This is the second of a three part series on Run Efficiency, Common Run Injuries, and Run Injury Prevention but Coach Laura. If you have questions about run form or run injury prevention please reach out to Coach Laura at firstname.lastname@example.org.
We previously wrote about run form and why it’s important. Now we’ll dive into common run injuries that may result from poor run form:
Sore Upper Back
The biggest culprit for a sore upper back during, or after, a run is poor posture. Or more specifically, running with a tight, unrelaxed posture.
Ways to combat this:
- Keep the angle of your elbows at 90 degrees full the full swing of the arm
- Keep your hands and shoulders relaxed and loose
- At each mile, shrug your shoulders up to your ears and then drop back will help keep the from tightening up
Poor run form can lead to an over stretching of your hamstring leading to injury. When you run, your hamstrings are responsible for slowing down your lower leg as it straightens and your quads contract. Without assistance from your hamstrings, your knee would hyperextend at the end of every stride. When you over stride and your foot lands too far in front of you rather than underneath your center of gravity, your hamstrings work overtime to compensate.
There are multiple risk factors runners have for a hamstring strain or injury:
- Exercising with tight muscles
- Muscle imbalances
- Muscle weakness
- Muscle fatigue
Ways to combat a hamstring injury:
- The BEST way to avoid a hamstring injury is strength training
- Warm up before physical activity
- Shorten your stride
Hip Flexor Pain
Your hip flexors lift your thigh when you run. When you have pain, it feels like a stabbing sensation near your leg crease while running and it hurts if you lie down and pull your knee to your chest.
- Abrupt increase in mileage
- Abrupt increase in speed work
- Increase in hill work
- Insufficient warm up
How to prevent hip flexor strain:
- Same as hamstring, stretching is the BEST way to combat a hip flexor strain
- Warming up prior to exercise
Runners knee, or patello femoral syndrome, is a general term that refers to pain in the front of your knee or around your kneecap. It’s a common overuse injury in sports that involve running or jumping.
Weakness in your hips or the muscles around your knee can put you at a higher risk of developing runner’s knee.
- Weak thigh muscles (quad and hamstring)
- Tight hamstrings
- Tight Achilles tendons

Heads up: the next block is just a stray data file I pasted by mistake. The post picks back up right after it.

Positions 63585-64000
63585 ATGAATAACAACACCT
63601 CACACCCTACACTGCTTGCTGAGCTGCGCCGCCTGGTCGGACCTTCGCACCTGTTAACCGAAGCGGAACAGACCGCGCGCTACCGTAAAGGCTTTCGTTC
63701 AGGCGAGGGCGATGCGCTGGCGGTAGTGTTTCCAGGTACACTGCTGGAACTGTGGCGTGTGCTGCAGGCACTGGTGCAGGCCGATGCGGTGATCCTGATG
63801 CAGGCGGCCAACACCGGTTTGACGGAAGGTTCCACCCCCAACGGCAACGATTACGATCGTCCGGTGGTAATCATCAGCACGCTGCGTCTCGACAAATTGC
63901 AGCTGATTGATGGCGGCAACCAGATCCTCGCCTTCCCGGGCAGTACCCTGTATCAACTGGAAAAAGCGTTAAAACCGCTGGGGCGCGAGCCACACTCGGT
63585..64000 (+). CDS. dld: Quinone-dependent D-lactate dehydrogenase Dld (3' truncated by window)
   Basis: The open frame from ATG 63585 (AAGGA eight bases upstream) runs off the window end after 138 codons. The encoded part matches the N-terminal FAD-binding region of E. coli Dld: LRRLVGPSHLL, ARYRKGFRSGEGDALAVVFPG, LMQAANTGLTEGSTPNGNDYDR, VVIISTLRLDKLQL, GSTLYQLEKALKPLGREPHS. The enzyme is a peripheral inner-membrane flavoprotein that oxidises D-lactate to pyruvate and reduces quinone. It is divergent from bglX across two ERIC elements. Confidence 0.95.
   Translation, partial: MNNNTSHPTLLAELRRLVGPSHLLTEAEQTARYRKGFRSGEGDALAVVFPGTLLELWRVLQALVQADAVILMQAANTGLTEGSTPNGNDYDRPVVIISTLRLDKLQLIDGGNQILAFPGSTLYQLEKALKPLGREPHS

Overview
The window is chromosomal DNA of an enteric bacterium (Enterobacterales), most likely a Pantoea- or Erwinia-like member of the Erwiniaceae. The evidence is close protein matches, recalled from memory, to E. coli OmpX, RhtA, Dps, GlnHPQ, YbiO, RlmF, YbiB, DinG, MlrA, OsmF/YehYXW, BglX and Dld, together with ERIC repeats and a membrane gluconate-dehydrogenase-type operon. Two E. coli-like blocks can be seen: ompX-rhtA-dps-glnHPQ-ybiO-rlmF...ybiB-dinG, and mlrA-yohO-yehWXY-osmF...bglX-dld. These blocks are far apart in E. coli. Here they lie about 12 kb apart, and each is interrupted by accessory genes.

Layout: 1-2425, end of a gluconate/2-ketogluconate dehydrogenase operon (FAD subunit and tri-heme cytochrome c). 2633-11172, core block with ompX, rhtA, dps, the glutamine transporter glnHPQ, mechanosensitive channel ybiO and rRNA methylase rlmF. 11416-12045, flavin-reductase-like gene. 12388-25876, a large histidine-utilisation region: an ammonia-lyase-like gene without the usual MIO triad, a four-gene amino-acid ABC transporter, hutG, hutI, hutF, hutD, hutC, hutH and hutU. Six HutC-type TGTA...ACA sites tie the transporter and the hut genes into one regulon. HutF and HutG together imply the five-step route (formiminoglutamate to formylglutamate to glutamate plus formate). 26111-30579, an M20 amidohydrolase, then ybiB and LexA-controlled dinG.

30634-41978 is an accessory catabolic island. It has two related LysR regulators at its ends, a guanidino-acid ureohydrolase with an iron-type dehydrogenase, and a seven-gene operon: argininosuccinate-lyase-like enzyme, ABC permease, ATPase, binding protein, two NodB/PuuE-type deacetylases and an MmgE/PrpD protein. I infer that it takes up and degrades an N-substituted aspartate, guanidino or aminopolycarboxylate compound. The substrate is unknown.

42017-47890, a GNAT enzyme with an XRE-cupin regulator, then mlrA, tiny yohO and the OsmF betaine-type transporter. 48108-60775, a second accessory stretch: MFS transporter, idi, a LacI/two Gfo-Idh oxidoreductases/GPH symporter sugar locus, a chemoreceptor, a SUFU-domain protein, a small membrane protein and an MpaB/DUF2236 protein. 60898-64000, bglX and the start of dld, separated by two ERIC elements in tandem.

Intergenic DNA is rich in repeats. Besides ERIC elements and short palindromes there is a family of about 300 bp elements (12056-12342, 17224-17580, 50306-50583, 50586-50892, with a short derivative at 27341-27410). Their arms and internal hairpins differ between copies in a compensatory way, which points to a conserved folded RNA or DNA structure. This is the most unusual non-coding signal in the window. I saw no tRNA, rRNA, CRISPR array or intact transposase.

- Poor foot support
- Excessive training or overuse
How to prevent runners knee:
- Strength training
- Stretching before running
- Increasing your activities gradually
- Wearing good running shoes
- Running leaning forward with your knees bent
Shin Splints (tibial stress syndrome) refers to pain that occurs in the front or the inner parts of your lower legs, along your shinbone. Shin splints can happen when you increase your running volume too quickly, especially when running on hard surfaces.
- Heel or Toe striking
- Running on hard or inclined surfaces
- Gradually increase mileage
- Heel raises or toe raises can help strengthen your calf and shin muscles
- Rest between strenuous runs
- Mid-foot run strike
- Run on soft surfaces
In most cases, shin splints aren’t serious and go away with rest. However, if left untreated, they can develop into stress fractures.
Plantar Fasciitis is one of the most common foot injuries. It involves irritation or degeneration of the thick layer of tissue, called fascia, on the bottom of your foot. This layer of tissue acts as a spring when you’re walking or running.
- Increasing run volume too quickly
- Muscle tightness or weaknesses in your calves
- Build your volume up slowly
- Stretch and warm up prior to run
- Strength training your calves
IT Band Syndrome
IT Band Syndrome caused by repetitive friction of the IT band rubbing against your leg bone. It’s very common in runners due to tight IT bands.
- Weak gluteal muscles, abdominals, or hips
- Weak knee extensor, knee flexors, and hip abductors
- Strength training
- Run with a shorter stride
- Run on flat surfaces or alternate which side of the road you run on
- Replace your shoes regularly